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1. (WO2018044480) MONITORING AND RESPONDING TO AN ABNORMAL CONDITION ASSOCIATED WITH ENERGIZING OF POLES OF A CIRCUIT BREAKER
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MONITORING AND RESPONDING TO AN ABNORMAL CONDITION ASSOCIATED WITH ENERGIZING OF POLES OF A CmCUIT BREAKER

BACKGROUND

1. Field

[0001] Aspects of the present invention generally relate to detecting and handling of an abnormal condition associated with energizing of poles of a circuit breaker and more specifically relates to monitoring and responding to a trip failure in a multi-pole circuit interrupter.

2. Description of the Related Art

[0002] Electrical circuit branches of single-phase AC power systems typically use electrical cables that include a line conductor and a neutral conductor coupled between a source and a load, with the neutral conductor grounded at the source. Ground fault circuit interrupt ("GFCI") devices are installed in such circuit branches to interrupt power upon detection of ground current faults from the line conductor to ground at the load, as well as grounded neutral faults (e.g., low impedance connection faults) between the neutral conductor and ground at the load. GFCI devices provide safety protection from electrocution, and are primarily used in receptacles in kitchens, bathrooms and outdoor areas where water or moisture can pose a risk of electrocution. GFCI devices are also used in circuit breakers that protect these same areas.

[0003] Electrical arcs can develop temperatures well above the ignition level of most common flammable materials and, therefore, pose a significant fire hazard. Two types of dangerous arcing that are likely to occur in the home are momentary, high-energy arcs caused by high-current faults and persistent, low-current "contact" arcing. A high-current fault, caused by an inadvertent direct connection between line and neutral or line and ground, will generally draw current up to or beyond the rated capacity of the circuit, arc explosively as the contacts are physically made and broken, dim lights and other loads indicating an excessive load is being drawn, and/or (assuming the circuit is properly protected by a circuit breaker) trip the breaker, thereby interrupting the current to the arc. Contact arcing, on the other hand, is arcing that occurs at connections in series with a load. As such, the maximum current in the arc is limited to the load current and, therefore, may be substantially below the over-current or "trip" rating of an associated circuit breaker. Arc fault circuit interrupt ("AFCI") devices are used in circuit breakers which are installed to prevent dangerous conditions due to high-energy arcs and contact arcing.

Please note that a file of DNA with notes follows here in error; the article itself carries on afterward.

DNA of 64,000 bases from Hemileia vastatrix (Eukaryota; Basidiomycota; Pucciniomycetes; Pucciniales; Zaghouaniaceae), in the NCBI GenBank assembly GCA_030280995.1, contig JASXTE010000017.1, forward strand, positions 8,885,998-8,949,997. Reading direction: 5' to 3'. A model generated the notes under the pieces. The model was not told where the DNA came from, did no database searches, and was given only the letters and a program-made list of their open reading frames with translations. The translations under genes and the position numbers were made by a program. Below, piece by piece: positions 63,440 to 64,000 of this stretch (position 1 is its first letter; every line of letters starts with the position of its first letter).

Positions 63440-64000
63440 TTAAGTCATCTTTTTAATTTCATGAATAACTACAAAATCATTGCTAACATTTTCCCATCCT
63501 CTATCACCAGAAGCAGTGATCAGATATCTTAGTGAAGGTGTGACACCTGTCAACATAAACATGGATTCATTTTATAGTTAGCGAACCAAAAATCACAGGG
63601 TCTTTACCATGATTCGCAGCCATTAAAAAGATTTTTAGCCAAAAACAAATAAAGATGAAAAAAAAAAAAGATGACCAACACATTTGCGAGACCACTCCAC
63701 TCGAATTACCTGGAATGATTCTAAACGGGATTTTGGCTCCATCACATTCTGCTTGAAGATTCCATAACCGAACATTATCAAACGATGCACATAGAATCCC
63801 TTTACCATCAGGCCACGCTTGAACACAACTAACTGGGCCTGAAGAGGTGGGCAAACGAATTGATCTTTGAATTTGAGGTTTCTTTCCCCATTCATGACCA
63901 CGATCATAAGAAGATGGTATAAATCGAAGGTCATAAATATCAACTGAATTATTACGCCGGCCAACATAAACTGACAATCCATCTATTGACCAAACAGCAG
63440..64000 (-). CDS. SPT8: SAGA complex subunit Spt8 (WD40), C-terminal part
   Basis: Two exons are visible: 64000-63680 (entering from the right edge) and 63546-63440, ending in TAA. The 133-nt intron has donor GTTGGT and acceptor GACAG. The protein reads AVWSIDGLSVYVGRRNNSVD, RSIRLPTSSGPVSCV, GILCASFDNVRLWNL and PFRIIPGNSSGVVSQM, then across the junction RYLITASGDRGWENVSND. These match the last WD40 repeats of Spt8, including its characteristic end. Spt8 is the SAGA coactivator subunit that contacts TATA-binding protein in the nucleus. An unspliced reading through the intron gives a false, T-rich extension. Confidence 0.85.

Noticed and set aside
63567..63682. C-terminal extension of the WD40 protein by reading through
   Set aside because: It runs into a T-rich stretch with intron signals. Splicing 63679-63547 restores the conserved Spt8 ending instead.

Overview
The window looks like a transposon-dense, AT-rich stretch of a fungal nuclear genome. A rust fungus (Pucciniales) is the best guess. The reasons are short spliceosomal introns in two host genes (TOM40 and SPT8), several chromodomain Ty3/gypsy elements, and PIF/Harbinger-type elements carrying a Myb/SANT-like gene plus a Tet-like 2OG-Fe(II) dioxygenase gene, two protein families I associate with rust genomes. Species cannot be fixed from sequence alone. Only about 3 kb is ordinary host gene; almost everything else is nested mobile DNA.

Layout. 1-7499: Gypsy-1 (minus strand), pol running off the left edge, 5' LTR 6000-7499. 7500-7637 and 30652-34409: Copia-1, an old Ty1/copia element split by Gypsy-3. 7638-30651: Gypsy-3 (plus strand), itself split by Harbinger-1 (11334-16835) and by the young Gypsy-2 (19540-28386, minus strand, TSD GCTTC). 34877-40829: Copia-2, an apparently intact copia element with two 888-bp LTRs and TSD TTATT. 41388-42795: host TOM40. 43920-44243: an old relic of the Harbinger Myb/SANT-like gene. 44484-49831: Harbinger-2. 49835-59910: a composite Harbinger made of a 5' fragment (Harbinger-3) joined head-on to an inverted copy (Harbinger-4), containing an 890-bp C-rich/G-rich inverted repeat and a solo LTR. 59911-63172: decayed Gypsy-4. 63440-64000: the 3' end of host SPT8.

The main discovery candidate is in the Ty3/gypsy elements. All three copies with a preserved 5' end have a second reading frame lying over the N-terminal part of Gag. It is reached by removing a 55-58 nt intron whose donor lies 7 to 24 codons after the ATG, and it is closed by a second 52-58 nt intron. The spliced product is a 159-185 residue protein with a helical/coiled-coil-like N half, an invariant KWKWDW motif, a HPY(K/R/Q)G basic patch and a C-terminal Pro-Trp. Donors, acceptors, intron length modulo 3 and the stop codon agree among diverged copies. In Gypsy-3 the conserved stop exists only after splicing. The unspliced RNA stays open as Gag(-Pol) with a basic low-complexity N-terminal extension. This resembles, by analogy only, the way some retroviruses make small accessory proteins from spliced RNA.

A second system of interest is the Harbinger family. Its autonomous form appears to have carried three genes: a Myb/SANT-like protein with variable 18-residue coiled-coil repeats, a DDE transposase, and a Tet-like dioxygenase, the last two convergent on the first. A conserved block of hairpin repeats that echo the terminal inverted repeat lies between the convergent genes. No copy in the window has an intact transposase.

[0004] A two-pole circuit interrupter is constructed by pairing two single pole circuit interrupters into one construction. The two-pole circuit interrupter could be a traditional circuit interrupter or an electronic circuit interrupter that detects ground faults and/or arc faults as well as over current conditions of equipment electrically coupled as a load to the two-pole circuit interrupter.

[0005] Typically there is a "trip bar" mechanically coupling the "trip arm" of one of the single pole circuit interrupters to the "trip arm" of the other circuit interrupter so that both poles trip OFF together should one of the circuit interrupters trip due to an over current condition. Also, typically there is a tie bar mechanically coupling the handle of one of the single pole circuit interrupters to the handle of the other single pole circuit interrupter so that both poles turn ON and OFF together.

[0006] However, sometimes the trip bar fails to trip the other single pole circuit interrupter due to "wear and tear" and environmental stress of the trip bar and other mechanical components. Sometimes one pole fails to turn ON or turn OFF when the user controls the handle and the tie bar of the two-pole circuit interrupter.

[0007] In either of the two cases above, such failure results in an unintended abnormal condition of one pole that is energized while the other pole is not energized. This

condition could be hazardous to equipment electrically coupled as a load to the two-pole circuit interrupter, or to a user who is working with equipment electrically coupled as a load to the two-pole circuit interrupter.

[0008] Therefore, there is a need for improvements to handling of common trip failures, such as improvements in multi-pole circuit interrupter systems and devices to monitor the poles electronically for preventing a dangerous situation involving energizing or non-energizing of poles.